Institutional Capital Linked to Dakota Access Pipeline
The US$ 3.78 billion project of the Dakota Access Pipeline (DAPL) has no doubt been a contentious issue – widely covered by the general media and sparking protests across U.S. cities such as San Francisco.
The crude oil pipeline spans 1,168 miles, linking Stanley, North Dakota to Pakota, Illinois, passing through the U.S. states of South Dakota and Iowa. Builders of the pipeline contend it will reduce crude oil transported by truck and rail and be able to fulfill Gulf Coast and East Coast refineries greater access to reliable U.S. crude oil production, roughly to a maximum of 570,000 oil barrels per day. The Bakken field is a key beneficiary Pipeline construction commenced in 2016 and by November 2016, it was 87% finished. Many anti-pipeline protesters, a number of Native American tribes, and environmentalists have objected to the pipeline’s routes over concerns about water contamination in the event of a spill or pipeline rupture. In July 2016, the Standing Rock Sioux Tribe filed a lawsuit against the U.S. Army Corps of Engineers in U.S. federal court, seeking to halt pipeline construction. In September 2016, a trial judge dismissed the lawsuit.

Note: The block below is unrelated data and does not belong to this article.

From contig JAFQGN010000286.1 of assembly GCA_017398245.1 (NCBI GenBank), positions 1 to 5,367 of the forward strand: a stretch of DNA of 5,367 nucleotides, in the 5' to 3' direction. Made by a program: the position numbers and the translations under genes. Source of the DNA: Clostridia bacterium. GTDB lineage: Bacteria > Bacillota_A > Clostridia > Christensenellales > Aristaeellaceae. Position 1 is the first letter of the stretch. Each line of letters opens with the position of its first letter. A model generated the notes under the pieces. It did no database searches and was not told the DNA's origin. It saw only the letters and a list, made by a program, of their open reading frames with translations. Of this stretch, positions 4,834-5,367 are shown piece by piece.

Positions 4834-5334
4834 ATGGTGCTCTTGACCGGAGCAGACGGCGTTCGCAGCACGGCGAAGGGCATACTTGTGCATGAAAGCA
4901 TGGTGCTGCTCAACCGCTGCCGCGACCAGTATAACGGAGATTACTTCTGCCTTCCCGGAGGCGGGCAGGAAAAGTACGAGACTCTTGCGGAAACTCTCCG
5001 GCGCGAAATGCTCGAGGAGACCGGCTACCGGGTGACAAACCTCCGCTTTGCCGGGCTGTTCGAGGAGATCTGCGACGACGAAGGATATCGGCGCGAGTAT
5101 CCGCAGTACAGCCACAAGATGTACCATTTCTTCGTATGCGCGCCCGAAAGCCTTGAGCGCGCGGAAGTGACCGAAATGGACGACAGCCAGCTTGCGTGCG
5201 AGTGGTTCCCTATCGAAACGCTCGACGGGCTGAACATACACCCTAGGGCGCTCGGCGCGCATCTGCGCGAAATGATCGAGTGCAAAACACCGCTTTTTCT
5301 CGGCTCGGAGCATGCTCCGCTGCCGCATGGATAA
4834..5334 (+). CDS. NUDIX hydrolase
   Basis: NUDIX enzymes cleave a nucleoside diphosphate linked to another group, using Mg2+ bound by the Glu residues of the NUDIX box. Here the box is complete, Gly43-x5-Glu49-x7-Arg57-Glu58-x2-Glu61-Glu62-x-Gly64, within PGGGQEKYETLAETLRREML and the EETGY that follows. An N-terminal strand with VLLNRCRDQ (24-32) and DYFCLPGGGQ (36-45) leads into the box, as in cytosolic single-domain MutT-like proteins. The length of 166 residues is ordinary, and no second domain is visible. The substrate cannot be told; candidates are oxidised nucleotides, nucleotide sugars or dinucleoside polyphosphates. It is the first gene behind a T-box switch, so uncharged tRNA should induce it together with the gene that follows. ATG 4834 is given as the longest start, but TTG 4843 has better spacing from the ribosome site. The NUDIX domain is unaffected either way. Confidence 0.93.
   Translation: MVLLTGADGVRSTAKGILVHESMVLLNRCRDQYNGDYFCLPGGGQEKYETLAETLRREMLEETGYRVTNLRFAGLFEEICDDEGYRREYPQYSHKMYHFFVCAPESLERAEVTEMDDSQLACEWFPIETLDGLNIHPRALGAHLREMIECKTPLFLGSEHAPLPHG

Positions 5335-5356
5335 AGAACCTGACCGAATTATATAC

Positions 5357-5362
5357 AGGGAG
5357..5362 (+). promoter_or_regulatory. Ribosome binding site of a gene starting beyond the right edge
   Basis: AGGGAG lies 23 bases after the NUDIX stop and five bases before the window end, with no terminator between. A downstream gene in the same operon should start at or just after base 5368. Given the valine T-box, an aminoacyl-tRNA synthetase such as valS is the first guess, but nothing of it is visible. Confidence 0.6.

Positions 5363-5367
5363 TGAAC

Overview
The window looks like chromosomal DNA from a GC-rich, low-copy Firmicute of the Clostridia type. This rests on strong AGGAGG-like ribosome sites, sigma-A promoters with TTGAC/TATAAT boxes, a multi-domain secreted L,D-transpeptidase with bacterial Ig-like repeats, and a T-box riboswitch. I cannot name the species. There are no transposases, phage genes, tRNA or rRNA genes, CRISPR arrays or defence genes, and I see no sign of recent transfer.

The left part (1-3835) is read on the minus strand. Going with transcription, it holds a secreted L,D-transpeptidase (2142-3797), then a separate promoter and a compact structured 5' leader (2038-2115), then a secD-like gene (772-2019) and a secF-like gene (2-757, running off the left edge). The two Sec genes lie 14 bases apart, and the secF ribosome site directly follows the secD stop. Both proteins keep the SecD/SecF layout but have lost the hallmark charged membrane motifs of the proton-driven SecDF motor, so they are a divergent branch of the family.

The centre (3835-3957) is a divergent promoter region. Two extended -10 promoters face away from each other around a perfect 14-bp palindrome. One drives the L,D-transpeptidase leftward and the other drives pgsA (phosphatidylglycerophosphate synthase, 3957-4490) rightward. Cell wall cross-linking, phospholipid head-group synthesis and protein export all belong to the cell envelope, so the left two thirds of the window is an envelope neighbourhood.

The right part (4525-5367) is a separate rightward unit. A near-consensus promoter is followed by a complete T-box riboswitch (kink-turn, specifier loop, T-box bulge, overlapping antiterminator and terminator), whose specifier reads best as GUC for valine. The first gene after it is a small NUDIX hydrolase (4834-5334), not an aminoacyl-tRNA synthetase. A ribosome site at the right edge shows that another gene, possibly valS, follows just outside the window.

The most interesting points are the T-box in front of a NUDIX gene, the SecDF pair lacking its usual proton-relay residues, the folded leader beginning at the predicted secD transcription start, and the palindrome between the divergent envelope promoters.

North Dakota Revenue
On March 2, 2017, the Associated Press reported the oil-rich state of North Dakota is expected to receive more than US$ 100 million annually in tax revenue from the pipeline once the crude oil flows. SWFI cannot confirm if that money will go the the North Dakota Legacy Fund.
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